Just thought you'd like to know that both Gordon Mackay and Andy Plastow have been over in France having trials for a French club.

Plastow, the big Hawks wing forward and No.8, has been a bit of a star in this country and is a formidable man with the ball in his hands.

However, having met big Steve Begley out at New Anniesland on Tuesday evening, it is obviously rough stuff, and Begley said that in one of his games he had been punched from behind, a blow that was so strong it knocked him out and he broke his nose on the way down, moving a cheek bone. This was in the French third division.

qLife is a wonderful thing, and so is sport. We heard a tale from the Reds' Day at Whitecraigs rugby club last Saturday, when many of the top Reds players were there to promote the game to the young lads and lassies from Glasgow.

They brought with them the Five Nations trophy, and sat it down proudly at the side of the pitches after letting the kids look at it and handle it.

Big Stuart Grimes, we are told, was in his element, with kids asking him if he won it. ''Yes,'' said Grimes with a laugh. ''All by myself.''

But not everyone there understood what the cup meant. During one of the little games the kids played, which was refereed by Graham Kilgour, the SRU's development officer, one little lad came up to him and asked. ''What's the score so far?'' Kilgour replied that he wasn't counting. ''So how do we know who's won that cup over there?'' continued the wee boy. It's enough to make you cry.

qJust to prove that the BBC is very much alive and kicking, the Queen Margaret Drive side won the Tennent's Media Five-a-side competition on Tuesday night.

Having seen off Sky in the semis, they turned over STV in the final. Ringers did you say? Well, the Beeb did call on Gordon Smith and Murdo Macleod, with added expertise in summary from Chick Young. ''It was the battle of the no budgets,'' commented Rob McLean, the, er, commentator. Not to say the battle of the bulges.

Funny thing was that when Sky played nobody was watching. Like their summarisers, STV couldn't put much together. And as I work for the Beeb, I'm saying absolutely nothing more.

qTalk about drumming up support. Now, each Saturday morning John Beattie's Sports Weekly hits the Radio Scotland airwaves at 9.30, and last Saturday we had a particularly appetising competition prize.

It was free tickets for the Glenmorangie Camanacht Shinty Cup final in June, and three bottles of 10-year-old malt. The switchboard was jammed, as you'd expect, and three winners were announced over the air.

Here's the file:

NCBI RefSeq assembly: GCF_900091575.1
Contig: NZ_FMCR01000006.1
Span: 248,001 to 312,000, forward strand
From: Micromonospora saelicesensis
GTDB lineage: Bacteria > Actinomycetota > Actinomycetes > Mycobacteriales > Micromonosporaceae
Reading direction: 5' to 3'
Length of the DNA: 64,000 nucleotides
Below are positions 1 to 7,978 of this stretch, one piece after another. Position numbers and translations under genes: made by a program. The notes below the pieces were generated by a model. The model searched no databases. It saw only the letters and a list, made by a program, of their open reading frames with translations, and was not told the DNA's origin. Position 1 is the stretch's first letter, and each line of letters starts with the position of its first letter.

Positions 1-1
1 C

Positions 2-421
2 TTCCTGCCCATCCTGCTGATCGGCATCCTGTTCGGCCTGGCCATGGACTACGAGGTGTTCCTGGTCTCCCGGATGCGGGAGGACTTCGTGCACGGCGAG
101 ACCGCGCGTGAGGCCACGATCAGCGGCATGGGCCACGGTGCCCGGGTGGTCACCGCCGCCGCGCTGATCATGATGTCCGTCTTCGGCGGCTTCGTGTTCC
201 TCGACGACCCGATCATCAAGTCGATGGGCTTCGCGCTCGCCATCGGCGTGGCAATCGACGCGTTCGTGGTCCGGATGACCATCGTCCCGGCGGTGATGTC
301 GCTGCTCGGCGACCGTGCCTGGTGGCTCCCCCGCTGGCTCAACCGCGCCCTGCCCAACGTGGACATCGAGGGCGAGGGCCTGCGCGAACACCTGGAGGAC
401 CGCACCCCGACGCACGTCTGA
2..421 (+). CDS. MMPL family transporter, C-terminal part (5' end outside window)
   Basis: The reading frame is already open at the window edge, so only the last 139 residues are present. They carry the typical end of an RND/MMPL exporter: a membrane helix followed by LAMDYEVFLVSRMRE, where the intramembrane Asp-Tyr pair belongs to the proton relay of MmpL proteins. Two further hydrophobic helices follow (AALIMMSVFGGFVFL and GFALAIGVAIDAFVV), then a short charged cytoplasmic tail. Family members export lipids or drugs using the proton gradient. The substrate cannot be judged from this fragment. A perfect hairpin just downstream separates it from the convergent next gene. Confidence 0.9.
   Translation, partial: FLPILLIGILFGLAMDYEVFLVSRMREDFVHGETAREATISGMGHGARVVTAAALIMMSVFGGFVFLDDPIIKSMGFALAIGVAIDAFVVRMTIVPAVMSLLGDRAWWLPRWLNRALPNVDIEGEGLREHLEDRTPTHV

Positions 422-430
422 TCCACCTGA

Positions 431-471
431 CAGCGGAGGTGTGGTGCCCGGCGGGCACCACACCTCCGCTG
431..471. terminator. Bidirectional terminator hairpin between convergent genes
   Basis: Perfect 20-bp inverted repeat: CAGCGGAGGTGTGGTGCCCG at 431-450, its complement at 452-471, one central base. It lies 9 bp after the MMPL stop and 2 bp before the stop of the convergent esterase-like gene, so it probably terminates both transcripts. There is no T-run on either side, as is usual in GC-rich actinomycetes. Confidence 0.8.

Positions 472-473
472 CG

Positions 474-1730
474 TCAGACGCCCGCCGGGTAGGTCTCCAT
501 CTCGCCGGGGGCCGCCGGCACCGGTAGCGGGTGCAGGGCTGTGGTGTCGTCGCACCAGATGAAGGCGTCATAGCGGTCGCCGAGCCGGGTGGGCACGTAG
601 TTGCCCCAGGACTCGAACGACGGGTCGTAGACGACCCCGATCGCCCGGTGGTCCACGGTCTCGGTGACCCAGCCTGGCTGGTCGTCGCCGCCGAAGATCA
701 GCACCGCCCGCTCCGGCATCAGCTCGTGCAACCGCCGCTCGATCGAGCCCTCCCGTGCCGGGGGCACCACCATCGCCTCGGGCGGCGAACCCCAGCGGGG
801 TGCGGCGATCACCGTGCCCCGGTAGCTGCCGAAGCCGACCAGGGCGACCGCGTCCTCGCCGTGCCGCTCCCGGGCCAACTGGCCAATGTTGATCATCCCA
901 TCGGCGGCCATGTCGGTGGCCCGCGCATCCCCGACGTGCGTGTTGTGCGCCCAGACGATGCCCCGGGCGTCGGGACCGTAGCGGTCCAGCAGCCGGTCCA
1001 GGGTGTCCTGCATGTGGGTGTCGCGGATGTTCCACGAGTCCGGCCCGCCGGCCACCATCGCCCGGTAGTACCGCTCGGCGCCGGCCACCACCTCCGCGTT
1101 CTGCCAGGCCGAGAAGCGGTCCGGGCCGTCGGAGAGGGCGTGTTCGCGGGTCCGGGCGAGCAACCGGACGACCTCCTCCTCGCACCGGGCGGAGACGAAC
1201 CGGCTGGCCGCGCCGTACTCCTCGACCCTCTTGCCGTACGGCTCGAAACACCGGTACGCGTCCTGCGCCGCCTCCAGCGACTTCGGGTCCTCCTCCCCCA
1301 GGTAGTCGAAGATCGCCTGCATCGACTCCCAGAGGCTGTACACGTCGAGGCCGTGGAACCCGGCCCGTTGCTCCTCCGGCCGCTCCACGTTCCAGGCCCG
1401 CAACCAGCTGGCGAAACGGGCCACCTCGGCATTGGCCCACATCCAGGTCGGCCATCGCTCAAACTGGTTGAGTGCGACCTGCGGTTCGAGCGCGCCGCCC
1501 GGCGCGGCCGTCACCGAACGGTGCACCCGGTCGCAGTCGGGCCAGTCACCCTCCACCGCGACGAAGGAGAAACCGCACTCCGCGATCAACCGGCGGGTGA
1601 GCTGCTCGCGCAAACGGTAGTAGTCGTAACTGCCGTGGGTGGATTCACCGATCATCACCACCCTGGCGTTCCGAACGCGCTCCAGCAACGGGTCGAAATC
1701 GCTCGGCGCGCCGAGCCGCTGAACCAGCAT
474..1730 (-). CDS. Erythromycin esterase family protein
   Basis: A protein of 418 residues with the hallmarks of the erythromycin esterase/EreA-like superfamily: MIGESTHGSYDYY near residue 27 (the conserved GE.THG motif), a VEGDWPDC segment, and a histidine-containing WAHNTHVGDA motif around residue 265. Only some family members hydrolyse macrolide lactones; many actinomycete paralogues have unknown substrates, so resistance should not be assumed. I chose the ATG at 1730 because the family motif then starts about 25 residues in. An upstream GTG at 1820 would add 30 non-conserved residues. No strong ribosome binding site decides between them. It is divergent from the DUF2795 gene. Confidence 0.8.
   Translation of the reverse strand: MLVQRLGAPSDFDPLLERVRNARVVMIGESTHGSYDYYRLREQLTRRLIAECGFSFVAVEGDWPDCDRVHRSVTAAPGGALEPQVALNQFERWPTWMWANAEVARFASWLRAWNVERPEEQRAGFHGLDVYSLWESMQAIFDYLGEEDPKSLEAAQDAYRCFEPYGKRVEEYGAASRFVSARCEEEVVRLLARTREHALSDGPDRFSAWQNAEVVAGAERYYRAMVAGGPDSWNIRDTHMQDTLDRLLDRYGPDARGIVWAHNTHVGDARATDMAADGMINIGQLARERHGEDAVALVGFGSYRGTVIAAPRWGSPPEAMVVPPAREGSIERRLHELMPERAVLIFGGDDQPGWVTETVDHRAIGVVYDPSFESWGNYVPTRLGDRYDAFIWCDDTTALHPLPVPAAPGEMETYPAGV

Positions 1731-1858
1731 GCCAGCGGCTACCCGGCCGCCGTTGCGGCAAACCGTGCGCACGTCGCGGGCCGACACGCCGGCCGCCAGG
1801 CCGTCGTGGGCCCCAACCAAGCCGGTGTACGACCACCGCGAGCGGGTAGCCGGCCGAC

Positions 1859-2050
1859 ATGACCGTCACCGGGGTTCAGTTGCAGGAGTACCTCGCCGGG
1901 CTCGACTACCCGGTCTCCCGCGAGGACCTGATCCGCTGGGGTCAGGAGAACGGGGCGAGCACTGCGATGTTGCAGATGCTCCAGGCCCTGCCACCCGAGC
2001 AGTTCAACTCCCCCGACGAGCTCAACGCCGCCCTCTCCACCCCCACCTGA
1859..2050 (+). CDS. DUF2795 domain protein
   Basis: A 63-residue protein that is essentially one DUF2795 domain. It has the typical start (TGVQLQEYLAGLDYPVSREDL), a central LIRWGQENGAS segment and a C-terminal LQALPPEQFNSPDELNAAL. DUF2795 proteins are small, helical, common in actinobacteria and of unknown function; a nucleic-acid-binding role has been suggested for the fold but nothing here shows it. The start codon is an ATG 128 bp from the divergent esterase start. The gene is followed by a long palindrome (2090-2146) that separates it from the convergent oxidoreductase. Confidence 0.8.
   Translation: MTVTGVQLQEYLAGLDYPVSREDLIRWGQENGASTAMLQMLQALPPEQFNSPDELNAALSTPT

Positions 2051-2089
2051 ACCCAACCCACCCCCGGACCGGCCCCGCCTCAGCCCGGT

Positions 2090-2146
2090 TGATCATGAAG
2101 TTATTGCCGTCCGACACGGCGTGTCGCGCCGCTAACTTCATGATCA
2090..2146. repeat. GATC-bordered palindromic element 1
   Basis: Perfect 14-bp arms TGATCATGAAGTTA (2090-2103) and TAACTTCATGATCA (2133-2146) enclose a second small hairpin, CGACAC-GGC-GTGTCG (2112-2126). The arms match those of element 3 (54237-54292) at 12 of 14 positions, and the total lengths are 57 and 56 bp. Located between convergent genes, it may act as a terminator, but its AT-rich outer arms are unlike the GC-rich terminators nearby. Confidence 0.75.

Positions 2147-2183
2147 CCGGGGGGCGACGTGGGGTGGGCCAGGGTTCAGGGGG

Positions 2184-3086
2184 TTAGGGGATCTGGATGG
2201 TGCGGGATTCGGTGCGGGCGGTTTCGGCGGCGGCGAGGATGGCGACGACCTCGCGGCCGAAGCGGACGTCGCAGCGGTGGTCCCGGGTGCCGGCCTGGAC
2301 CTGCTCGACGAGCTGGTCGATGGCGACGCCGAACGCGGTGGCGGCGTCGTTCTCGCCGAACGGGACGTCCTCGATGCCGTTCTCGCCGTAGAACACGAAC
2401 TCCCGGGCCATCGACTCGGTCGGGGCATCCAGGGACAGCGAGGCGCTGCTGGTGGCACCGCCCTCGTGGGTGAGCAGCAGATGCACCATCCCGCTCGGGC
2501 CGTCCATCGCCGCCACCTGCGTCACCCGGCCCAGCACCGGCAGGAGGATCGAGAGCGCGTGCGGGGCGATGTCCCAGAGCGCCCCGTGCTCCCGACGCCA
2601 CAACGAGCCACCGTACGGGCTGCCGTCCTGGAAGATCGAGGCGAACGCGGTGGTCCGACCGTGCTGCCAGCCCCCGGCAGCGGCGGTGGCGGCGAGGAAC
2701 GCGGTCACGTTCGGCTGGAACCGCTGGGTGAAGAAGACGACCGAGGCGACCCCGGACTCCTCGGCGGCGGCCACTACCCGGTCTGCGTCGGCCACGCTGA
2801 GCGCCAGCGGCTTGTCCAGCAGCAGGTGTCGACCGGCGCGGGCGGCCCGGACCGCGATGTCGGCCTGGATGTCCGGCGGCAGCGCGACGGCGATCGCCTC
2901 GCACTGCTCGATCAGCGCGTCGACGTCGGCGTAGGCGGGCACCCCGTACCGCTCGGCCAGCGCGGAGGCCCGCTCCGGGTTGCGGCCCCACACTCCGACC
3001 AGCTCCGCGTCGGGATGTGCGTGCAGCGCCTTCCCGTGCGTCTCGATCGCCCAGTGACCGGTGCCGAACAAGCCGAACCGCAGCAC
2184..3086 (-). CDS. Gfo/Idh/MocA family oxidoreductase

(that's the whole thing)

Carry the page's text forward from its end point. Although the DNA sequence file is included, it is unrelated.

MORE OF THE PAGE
Later, over breakfast in the sumptuous BBC canteen, we took a look at the people who had entered into the spirit of things and there was a certain Mr Douglas Vipond from Bridge of Weir who had called in with the correct answer.

Now, Dougie, as he is better known, was the drummer with Deacon Blue, but is better known now as a media chap himself taking over the On the Ball and Off the Ball slots over the summer.

But the competition question was quite specific. What, we wondered, did you call the thing they hit the ball with in shinty? It's a caman. Turns out Dougie is a shinty coach!

Mind you, if you can play drums for Deacon Blue then you can bash a ball with ease.

qAli Paton, sometimes known as Siren from Gladiators, tells us that the last episode, which was filmed this week, was a heartbreaking affair as Gladiators took each other on and

consequently had to beat their friends. Or maybe that's beat up their friends.

She also says that they stayed up late afterwards playing drinking games with Ulrika Johnson, who still gets the thumbs up from the Scottish fans who saw her in action in France.

The hotel they stayed in, says Siren, won't miss them, though for, the various gladiatorial requests for omelettes with six egg whites, and bran flakes with water and no milk.

''It was amazing,'' says Paton. ''The blokes who had been 18st seven years ago were down to 14st for the competition. I asked if I can keep my helmet and my stick.''

Reassuringly, according to Paton, there were the usual injuries in that there were four cases of stitches needing done, and two dislocated shoulders.

And who said it was all camera tricks?